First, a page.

The blue cockade was officially in use until 1 January 1948, when the Constitution of the Italian Republic came into force, being replaced, in all official locations, by the Italian tricolor cockade.

See also[edit]

Citations[edit]

  1. ^ a b c d e "La Coccarda alla Biblioteca Museo Risorgimento" (in Italian). Retrieved 7 May 2017.
  2. ^ a b "Renata Polverini: coccarde tricolori alla sua giunta ma i colori sono invertiti – Il Messaggero" (in Italian). Retrieved 6 May 2017.
  3. ^ a b c Ferorelli, Nicola (1925). "La vera origine del tricolore italiano". Rassegna storica del Risorgimento (in Italian). XII (fasc. III): 662.
  4. ^ a b "L'Esercito del primo Tricolore" (PDF) (in Italian). Archived from the original (PDF) on 9 March 2017. Retrieved 8 March 2017.
  5. ^ a b "I simboli della Repubblica" (PDF) (in Italian). Archived from the original (PDF) on 6 October 2015. Retrieved 7 May 2017.
  6. ^ Fiorini, 1897 & pp. 244-247.
  7. ^ Fiorini, 1897 & pp. 265-266.
  8. ^ "Mostra Giovan Battista De Rolandis e il Tricolore" (in Italian). Archived from the original on 1 January 2016. Retrieved 14 January 2016.
  9. ^ Villa, 2010 & p. 12.
  10. ^ "Le origini della bandiera italiana" (in Italian). Retrieved 14 August 2018.
  11. ^ Maiorino, 2002 & p. 156.
  12. ^ Fiorini, 1897 & pp. 239-267 and 676-710.
  13. ^ Ferorelli, Nicola (1925). "La vera origine del tricolore italiano". Rassegna storica del Risorgimento (in Italian). XII (fasc. III): 654–680.
  14. ^ a b c d e Ferorelli, Nicola (1925). "La vera origine del tricolore italiano". Rassegna storica del Risorgimento (in Italian). XII (fasc. III): 668.
  15. ^ a b "Giovani del terzo millennio, di Giacomo Bolzano" (in Italian). Retrieved 9 March 2017.
  16. ^ "Il verde no, perché è il colore del re. Così la Francia ha scelto la bandiera blu, bianca e rossa ispirandosi all'America" (in Italian). Retrieved 9 March 2017.
  17. ^ a b Ferorelli, Nicola (1925). "La vera origine del tricolore italiano". Rassegna storica del Risorgimento (in Italian). XII (fasc. III): 666.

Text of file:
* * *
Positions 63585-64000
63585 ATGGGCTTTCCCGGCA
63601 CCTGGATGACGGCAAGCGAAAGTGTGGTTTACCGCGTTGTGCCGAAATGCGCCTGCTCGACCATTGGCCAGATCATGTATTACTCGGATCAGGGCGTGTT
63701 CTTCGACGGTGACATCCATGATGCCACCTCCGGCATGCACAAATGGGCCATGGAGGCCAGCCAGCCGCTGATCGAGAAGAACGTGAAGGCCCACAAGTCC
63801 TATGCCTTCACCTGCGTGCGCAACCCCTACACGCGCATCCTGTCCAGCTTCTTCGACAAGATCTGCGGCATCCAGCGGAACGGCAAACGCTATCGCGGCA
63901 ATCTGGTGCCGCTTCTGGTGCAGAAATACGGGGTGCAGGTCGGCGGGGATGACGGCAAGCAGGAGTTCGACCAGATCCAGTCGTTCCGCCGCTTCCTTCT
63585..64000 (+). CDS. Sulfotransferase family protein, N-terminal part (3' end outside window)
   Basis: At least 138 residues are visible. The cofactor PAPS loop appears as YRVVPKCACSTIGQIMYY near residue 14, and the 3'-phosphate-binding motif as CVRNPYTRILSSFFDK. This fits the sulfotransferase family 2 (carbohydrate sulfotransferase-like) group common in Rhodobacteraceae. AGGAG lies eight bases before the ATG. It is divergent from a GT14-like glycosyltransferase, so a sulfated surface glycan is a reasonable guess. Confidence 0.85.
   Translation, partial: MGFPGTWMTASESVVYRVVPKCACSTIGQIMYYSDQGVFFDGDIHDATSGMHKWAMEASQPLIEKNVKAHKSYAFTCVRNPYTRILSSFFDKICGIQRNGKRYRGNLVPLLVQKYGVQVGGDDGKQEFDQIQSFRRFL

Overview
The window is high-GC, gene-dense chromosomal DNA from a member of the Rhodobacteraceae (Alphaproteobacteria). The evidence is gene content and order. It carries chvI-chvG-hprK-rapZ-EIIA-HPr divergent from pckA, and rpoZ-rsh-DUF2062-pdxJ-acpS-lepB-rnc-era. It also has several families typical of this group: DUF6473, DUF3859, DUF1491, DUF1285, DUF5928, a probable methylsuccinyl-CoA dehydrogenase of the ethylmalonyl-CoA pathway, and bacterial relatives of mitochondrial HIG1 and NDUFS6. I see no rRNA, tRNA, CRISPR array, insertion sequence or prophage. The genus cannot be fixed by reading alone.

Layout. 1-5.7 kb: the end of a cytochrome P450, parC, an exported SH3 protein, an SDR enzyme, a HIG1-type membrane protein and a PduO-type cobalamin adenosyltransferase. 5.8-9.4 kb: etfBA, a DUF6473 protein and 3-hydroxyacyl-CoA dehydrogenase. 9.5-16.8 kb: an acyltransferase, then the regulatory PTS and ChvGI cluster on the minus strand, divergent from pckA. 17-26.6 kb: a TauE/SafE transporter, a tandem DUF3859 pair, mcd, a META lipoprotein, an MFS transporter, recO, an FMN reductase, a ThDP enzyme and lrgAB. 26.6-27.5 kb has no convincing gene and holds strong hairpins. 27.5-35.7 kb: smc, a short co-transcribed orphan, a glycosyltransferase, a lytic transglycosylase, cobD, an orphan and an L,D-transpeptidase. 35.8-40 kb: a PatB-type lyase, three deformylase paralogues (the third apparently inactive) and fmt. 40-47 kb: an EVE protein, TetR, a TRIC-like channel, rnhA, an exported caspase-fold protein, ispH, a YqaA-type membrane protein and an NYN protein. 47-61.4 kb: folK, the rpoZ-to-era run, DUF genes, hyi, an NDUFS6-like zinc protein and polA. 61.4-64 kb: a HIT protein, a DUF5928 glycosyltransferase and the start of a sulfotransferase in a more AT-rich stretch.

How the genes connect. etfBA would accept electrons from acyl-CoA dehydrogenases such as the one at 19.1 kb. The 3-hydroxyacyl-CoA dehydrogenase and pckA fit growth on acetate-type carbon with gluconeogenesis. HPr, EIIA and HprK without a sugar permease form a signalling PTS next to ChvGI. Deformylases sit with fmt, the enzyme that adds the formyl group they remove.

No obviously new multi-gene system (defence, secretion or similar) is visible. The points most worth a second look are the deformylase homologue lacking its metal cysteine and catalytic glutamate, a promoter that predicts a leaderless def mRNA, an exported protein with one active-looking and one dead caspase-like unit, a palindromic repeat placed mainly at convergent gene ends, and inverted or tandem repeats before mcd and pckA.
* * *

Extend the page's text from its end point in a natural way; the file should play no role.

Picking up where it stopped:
18. ^ a b c "I valori - Il Tricolore" (in Italian). Retrieved 3 May 2017.
  19. ^ "La politica dei colori nell'Italia contemporanea" (in Italian). Retrieved 5 August 2018.
  20. ^ Fiorini, 1897 & p. 249.
  21. ^ a b c d e f Colangeli, 1965 & p. 11.
  22. ^ a b c d e Colangeli, 1965 & p. 12.
  23. ^ Poli, 2000 & p. 423.
  24. ^ "La sommossa di Bologna" (in Italian). Retrieved 3 March 2017.
  25. ^ Fiorini, 1897 & p. 253.
  26. ^ ,"Cronologia della nascita della Bandiera Nazionale Italiana sulla base dei fatti accaduti in seguito alla sommossa bolognese del 1794" (in Italian). Retrieved 12 May 2017.
  27. ^ a b Villa, 2010 & p. 10.
  28. ^ Colangeli, 1965 & p. 13.
  29. ^ a b Rivista aeronautica, 1990 & p. 115.
  30. ^ a b c "Roundels of the World" (in Italian). Retrieved 24 August 2018.
  31. ^ "Festa nazionale con diverse coccarde" (in Italian). Retrieved 7 May 2017.
  32. ^ "2 giugno, gli applausi per Mattarella e Conte all'Altare della Patria" (in Italian). Retrieved 2 June 2018.
  33. ^ "Seconda Guerra Mondiale - Italia" (in Italian). Retrieved 13 August 2018.
  34. ^ a b "Prima Guerra Mondiale - Italia" (in Italian). Retrieved 7 August 2018.
  35. ^ "San Felice, escursionista di Gaeta ferito mentre scende dal Picco di Circe" (in Italian). Retrieved 21 August 2018.
  36. ^ "Il contributo dell'Aeronautica Militare" (PDF) (in Italian). Retrieved 7 August 2018.
  37. ^ "Quando scudetto e coccarda sono sulla stessa maglia..." passionemaglie.it. 4 January 2011. Retrieved 1 May 2012.
  38. ^ "150 anni di D'Annunzio, l'ideatore dello scudetto sulle maglie da gioco" (in Italian). Archived from the original on 25 February 2016. Retrieved 12 May 2017.
  39. ^ "Albo d'oro – Storia della Coppa Italia" (in Italian). Retrieved 12 May 2017.
  40. ^ "Storia Coppa Italia" (in Italian). Retrieved 12 May 2017.
  41. ^ "Conosci Torino?" (in Italian). Retrieved 18 August 2018.
  42. ^ "Le uniformi da Vittorio Amedeo II a Carlo Emanuele III" (in Italian). Retrieved 18 August 2018.
  43. ^ "Le origini della bandiera italiana".
  44. ^ "Il Tricolore".
  45. ^ a b "La bandiera - Cenni storici e norme per l'esposizione" (PDF) (in Italian). Retrieved 18 August 2018.
  46. ^ "Il cappello piumato" (in Italian). Archived from the original on 13 March 2017. Retrieved 18 August 2018.
  47. ^ "Il contributo della Cavalleria all'Unità d'Italia" (in Italian). Retrieved 18 August 2018.
  48. ^ "13 luglio 1814: nasce il corpo dei Carabinieri" (in Italian). Retrieved 18 August 2018.
  49. ^ "Regolamenti su uniformi, equipaggiamento e armi" (in Italian). Retrieved 18 August 2018.
  50. ^ "I Savoia e il Massacro del Sud" (in Italian). Retrieved 17 August 2018.

References[edit]